often returns. Often it changes its garb
aid even its face, but we soon recognize it
bj its cordial and intimate embrace.
When you are young grief is a tempest
which prostrates you; at mature age it is
simply a north wind which adds a wrinkle
to your brow and one more white hair to
your head.
Suffering is sensitive and clairvoyant
Happiness has firmer nerves, but not so
true an eye.
A beast in pain seeks solitude. Man alone
makes a parade of his misery.
When we have a sorrow which we do not
wish to mention, we apeak of others which
we hid formerly.
Grief is a hot spring; the more it is re
pressed the more it spouts Carmen
Sylva, ia London Life.
A stsdicats of Philadelphia capitalists
has purchased the grspbophoas rights to
all countries outside of the United State
sad Canada for 500,NL
A WHdrn of Tang-led Boasty aad la.
drserlbabla Graadear.
Nowhere within one hundred miles
of New York City can such a complete
wilderness be found a wilderness of
tangled loveliness and grandeur as is
found in the vast forests of Gardiner's
Island. The fame of the forests on
this famous old island has gone abroad,
and thousands of people have visited
them this year.
The Gardiner's Island forests occupy
a large portion of the interior of the
island. They are composed chiefly of
gray oaks and gum trees, standing at
such distances apart as to have per
mitted them to grow to great size,
while the srround is covered with fine
sweet grasses. Many of the trees are
heavy with Florida moss and festoons
of poison ivy and wild grape vines,
lending to the landscape an especially
tropical effect At one point in the
center of the forests the paths come
together before' a stile of rails. Here,
in a dark, leafy glade is a directory of
this year's visitors to the forest.
Hundreds upon hundreds of cards are
stuck into the chestnut fence rails and
Bteps everywhere. In some places tho
leaf of a noto book bears the name of a
whole party. In the collection are
names from all corners of tho United
The woods are literally full of game
birds and animals, but hunting them is
not permitted. Passing over a narrow
table land from the shore to enter the
forest a reporter scared up an immense
flock of quail, which whirred a few
rods away and dropped in the grass
only to dislodge another flock of similar
proportions, and a great flock of cooing
wild pigeons broke out of tho edge of
the forest as he entered. Midway in
the forest are the blackberry swamps,
the resort of reed birds, bobolinks, and
blacksnakes. The latter are as thick
as hail there, but the island colonists
say they will not hurt any one. al
though last year a large blacksnake
gave one of tho farm hands a severe
flogging. Further on the tree limbs
are piled high in places with dead
sticks and leaves, and great gray birds
are circling high in the air overhead,
crying wildly. They are fishhawks.
The stick piles are their nests in the
trees. Gardiner's Island is one of the
breeding spots for tho osprey on the
North Atlantic coast, because the Gar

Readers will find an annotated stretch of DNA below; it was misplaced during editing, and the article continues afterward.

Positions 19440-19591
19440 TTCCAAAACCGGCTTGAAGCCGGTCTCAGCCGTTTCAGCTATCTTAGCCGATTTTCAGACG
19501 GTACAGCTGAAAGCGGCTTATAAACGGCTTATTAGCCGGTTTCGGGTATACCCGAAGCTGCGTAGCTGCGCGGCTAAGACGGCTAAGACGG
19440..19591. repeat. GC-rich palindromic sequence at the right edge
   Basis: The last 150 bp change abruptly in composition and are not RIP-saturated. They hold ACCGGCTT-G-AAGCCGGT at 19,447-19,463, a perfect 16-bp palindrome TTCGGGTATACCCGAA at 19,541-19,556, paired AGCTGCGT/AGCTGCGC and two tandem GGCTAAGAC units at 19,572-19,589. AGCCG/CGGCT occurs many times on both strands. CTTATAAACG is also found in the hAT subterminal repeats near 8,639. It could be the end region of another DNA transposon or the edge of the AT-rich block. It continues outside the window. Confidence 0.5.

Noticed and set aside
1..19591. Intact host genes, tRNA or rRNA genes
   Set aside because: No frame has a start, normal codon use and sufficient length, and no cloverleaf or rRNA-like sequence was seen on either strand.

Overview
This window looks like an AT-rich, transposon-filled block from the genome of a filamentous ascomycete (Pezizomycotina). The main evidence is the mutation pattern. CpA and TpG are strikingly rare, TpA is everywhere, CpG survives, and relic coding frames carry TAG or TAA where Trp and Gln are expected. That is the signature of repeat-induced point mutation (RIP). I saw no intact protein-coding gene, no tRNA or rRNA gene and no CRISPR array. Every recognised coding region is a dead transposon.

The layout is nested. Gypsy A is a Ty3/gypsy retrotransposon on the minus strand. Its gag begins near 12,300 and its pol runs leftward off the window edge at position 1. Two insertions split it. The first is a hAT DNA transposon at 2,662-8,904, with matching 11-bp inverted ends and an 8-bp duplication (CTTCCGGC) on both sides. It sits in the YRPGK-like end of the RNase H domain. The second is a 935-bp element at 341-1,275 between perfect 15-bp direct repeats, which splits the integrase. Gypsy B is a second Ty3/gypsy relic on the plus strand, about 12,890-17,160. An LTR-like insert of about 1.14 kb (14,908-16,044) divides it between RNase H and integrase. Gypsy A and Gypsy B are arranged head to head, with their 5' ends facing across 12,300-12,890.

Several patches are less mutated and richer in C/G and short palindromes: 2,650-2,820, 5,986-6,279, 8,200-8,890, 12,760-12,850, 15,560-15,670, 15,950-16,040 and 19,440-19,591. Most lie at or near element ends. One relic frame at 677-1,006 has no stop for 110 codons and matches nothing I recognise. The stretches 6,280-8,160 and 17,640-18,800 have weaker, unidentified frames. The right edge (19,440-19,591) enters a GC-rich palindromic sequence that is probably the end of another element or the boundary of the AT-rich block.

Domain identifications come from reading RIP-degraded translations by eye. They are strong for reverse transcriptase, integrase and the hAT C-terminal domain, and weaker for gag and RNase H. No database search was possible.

diners would never allow their nests
to be pillaged. Tho original Gardiner
directed that all game be protected
from ruthless invaders, and it has been.
Fat woodcock and lazy rabbits barely
rolled out of the reporter's way. A
raccoon was sighted, then a wild cat,
and finally a deer.
Nearly all of the eleven proprietors
of this magnificent entailed estate have
been buried on the hill overlooking the
manor. The first one. Lord Liou
Gardiner, was interred atEasthampton
on Long Island. John Lyon Gardiner,
the present proprietor of the island
and manor, who is said by his depend
ents to possess all the virtues of his
ten predecessors, has made an inter
esting addition to the Easthampton
cemetery, in the recumbent figure of
his remote ancestor. The Knight, in
complete armor, lies on a sarcophagus
in a Gothic marble chapel surrounded
by a low iron fence. It was designed
by James Renwick, the architect ol
Grace Church and of St Patrick's Ca
thedral. On the sarcophagus is in
scribed in Old English:
"Lion Gardiner, an officer of ye English Army
and an engineer and Master of Works and Forti
fications in ye Leaguers of ye Prince of Orangt
in ye Low Countries. In 1635 he came to New-
England in ye service of a Company of Lord!
and Gentlemen. He builded and commanded ye
Saybrook Fort After completing his term ol
service there, he moed in 163U to his Island, ot
which he was sole owner and ruler. Born in
1599, he died In this town in 1G63, venerated and
A red cedar bar on two posts of the
same material marked Lion Gardiner's
grave for over two hundred years, un
til the present monument was erected.
Before this work was done, as there
was some doubt as to whether the first
proprietor of the island was buried
there, the grave was opened. Seven
feet below the surface the workmen
found a layer of stone, beneath which
was a skeleton nearly perfect in pres
ervation. A physician examined it and
found it to bo a man's frame. The
skull was white and hard, the jaws
square, the teeth good, locks of brown
hair were found, together with five of
tho coffin nails and a bit of cedar wood.
These relics established the fact that
the grave was that of the first lord of
the manor. They were put back.
covered with cement and stones, and
the monument was raised to his mem
ory. N. Y. Tribune.
Will Carleton's Ready Answer.
A story of Will Carleton which shows
the popular poet's aptness for making
a ready answer. He was recently the
invited guest at a public dinner of jolly
book-sellers and stationers. Upon ris
ing to recite one of his poems he was
exceedingly annoyed by the loud talk
ing and laughing of a group at one end
of the table who had indulged too
freely in the beverages served. Seeing
that a steady glance did not prevail
the poet said: "You will pardon me if
I wait; it would scarcely be polite for
me to recite while those gentlemen